As world leaders wrapped up their meetings at the G20 Summit in St. Petersburg, Russia, Foreign Affairs Minister John Baird said Canada supports calls for a military intervention against the Assad regime in Syria as a direct response to that government's use of chemical weapons against civilians.
"What are people going to say next week if 5,000 people are gassed? What are people going to say next month if 25,000 people are gassed?" he said in an exclusive interview with host Evan Solomon on CBC Radio's The House, following a meeting with Sergei Lavrov, Baird's Russian counterpart. "This is a poor man's weapons of mass destruction and this guy cannot be allowed to get away with it."
The civil war in Syria dominated much of the St. Petersburg summit, where U.S. President Barack Obama sought support from world leaders for a military intervention, while Russian President Vladimir Putin affirmed his support for the regime of Syrian President Bashar al-Assad.
"We have a fundamental difference of opinion," said Baird. "Russia has been an ally of Assad. They've helped arm Assad. Their support has allowed him to soldier on for more than two years now."
Baird also said he is not optimistic that Russia will change its position on any upcoming Security Council vote on Syria, where Russia and China have blocked resolutions calling for intervention.
On Tuesday, Obama will address the American people as he seeks congressional approval for military strikes against Syria, which the United States has said it would lead. Opinion polls show public support for such an intervention is low.
Baird said Canada has not been asked to contribute militarily to that effort, but that the United States has Canada's full diplomatic and political support. Baird also announced $45 million in new humanitarian relief funding in response to an urgent appeal from the United Nations. More than two million Syrians have fled to surrounding countries to escape the violence, which has killed more than 100,000 Syrians since the begining of the conflict.
Prime Minister Stephen Harper also expressed grave concerns over the use of chemical weapons, which American, Turkish and French intelligence say was used by Assad's forces in an attack outside a Damascus suburb that killed more than 1,400 people on August 21, 2013.
"I believe that what we've been seing over the past several months is the Syrian government, which finds itself in a stalemate, believes that it can win the war, the civil war in Syria, through the use of chemical weapons," Harper said in a news confernece on Friday from St. Petersburg.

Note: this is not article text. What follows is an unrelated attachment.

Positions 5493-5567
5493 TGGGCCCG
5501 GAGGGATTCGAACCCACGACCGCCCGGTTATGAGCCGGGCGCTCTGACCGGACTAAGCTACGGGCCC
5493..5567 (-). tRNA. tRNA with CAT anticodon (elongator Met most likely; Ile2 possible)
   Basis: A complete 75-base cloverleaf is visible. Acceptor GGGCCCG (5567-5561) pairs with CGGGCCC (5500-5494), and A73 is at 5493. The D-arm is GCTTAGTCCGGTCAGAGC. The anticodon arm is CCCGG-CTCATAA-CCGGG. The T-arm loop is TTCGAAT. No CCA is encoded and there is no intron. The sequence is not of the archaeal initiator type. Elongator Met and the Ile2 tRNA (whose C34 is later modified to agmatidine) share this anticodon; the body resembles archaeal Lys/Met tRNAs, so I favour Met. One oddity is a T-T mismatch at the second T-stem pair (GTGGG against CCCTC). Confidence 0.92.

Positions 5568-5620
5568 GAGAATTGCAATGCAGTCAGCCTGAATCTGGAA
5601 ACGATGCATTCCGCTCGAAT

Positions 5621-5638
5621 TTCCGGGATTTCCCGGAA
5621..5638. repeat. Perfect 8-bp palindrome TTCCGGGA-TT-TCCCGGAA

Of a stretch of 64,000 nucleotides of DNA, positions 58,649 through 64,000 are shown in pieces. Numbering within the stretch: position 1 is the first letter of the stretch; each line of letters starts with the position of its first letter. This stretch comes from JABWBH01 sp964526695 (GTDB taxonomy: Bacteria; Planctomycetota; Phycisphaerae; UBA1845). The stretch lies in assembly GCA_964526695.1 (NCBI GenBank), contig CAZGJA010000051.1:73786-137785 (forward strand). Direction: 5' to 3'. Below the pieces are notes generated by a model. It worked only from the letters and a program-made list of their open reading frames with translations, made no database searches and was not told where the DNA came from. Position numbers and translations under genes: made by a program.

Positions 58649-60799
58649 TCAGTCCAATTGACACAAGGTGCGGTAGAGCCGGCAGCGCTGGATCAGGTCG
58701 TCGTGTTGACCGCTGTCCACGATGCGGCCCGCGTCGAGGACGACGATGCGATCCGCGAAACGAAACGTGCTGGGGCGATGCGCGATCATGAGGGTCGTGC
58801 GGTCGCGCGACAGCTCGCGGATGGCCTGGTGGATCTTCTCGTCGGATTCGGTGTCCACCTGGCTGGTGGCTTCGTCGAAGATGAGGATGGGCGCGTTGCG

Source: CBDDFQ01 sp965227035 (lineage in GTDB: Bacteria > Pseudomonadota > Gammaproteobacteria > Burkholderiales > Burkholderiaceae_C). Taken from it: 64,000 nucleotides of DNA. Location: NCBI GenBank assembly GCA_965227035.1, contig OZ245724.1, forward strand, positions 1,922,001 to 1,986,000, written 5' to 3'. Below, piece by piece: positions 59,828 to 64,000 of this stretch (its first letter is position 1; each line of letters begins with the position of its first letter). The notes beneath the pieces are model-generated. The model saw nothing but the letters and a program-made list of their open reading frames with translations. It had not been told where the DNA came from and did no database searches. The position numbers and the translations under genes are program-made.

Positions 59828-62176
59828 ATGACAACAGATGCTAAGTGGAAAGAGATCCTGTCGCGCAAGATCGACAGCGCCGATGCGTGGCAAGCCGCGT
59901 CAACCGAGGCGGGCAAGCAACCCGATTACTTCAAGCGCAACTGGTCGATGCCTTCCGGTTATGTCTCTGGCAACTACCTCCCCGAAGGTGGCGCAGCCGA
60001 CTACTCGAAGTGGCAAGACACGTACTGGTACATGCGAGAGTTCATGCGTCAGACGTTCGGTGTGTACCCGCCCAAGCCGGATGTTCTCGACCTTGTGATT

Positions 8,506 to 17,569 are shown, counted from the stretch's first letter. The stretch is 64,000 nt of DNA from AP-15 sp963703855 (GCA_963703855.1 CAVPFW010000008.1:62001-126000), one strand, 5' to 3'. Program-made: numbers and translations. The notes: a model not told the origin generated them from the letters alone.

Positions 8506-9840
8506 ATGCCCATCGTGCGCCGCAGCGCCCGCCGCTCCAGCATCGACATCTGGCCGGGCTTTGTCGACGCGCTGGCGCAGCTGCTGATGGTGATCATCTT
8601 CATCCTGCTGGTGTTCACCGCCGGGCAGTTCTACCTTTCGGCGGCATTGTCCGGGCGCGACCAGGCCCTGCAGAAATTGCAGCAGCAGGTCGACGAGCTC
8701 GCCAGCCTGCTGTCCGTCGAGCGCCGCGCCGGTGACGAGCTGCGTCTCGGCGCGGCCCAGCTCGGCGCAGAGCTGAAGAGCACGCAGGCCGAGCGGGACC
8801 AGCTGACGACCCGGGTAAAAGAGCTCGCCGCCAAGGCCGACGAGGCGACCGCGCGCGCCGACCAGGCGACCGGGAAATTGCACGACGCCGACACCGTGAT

"And they have been step by step ratcheting up that usage to see if anyone is going to challenge it. And I fear that if no one does challenge it they will use chemical weapons way beyond a scale that we have seen today to win that war. And if that ever happens, as I told the leaders last night, that is a precedent that humanity will regret for generations to come," he said.
Responsibility to protect
Former U.S. Ambassador Richard Williamson says there is a moral obligation to respond to the use of chemical weapons by Assad.
"Monsters like Adolf Hitler and Saddam Hussien used chemical weapons," Williamson said in an interview with Solomon on The House. Williamson served as ambassador to Somalia under former U.S. president George W. Bush.
"We don't want it to become something that is used more frequently. Assad's use of chemical weapons is a particularly urgent challenge not only to deter him from continuing to use chemical weapons but also as a signal for the others, because we have some 80 or 90 countries with chemical weapons in stockpile and don't want them unleashed against innocent people or anyone for that matter."
Williamson thinks Obama has a tough sell as far as convincing the American people that the United States should launch military strikes inside Syria, strikes that Williamson thinks needs to be sustained and targeted at major military and communications infrastructure.
"In Kosovo there were no boots on the ground but NATO engaged in 78 days of brutal aerial assault and bombing and brought that ethnic cleansing to an end. I think it has to be targeted to eliminate some of their military assests — their six airfields that primarily are the ones used by the Syrian military — those should be and can be destroyed," Williamson said.
"We also have the capacity to destroy their communications centres. These would be steps that would not seek to have massive human casualties but would substantially change facts on the ground and hopefully lead Damascus to go to the bargaining table to seek a political settlement," he said.
Listen to the full interviews with Minister Baird and Richard Williamson on CBC Radio'sThe House.
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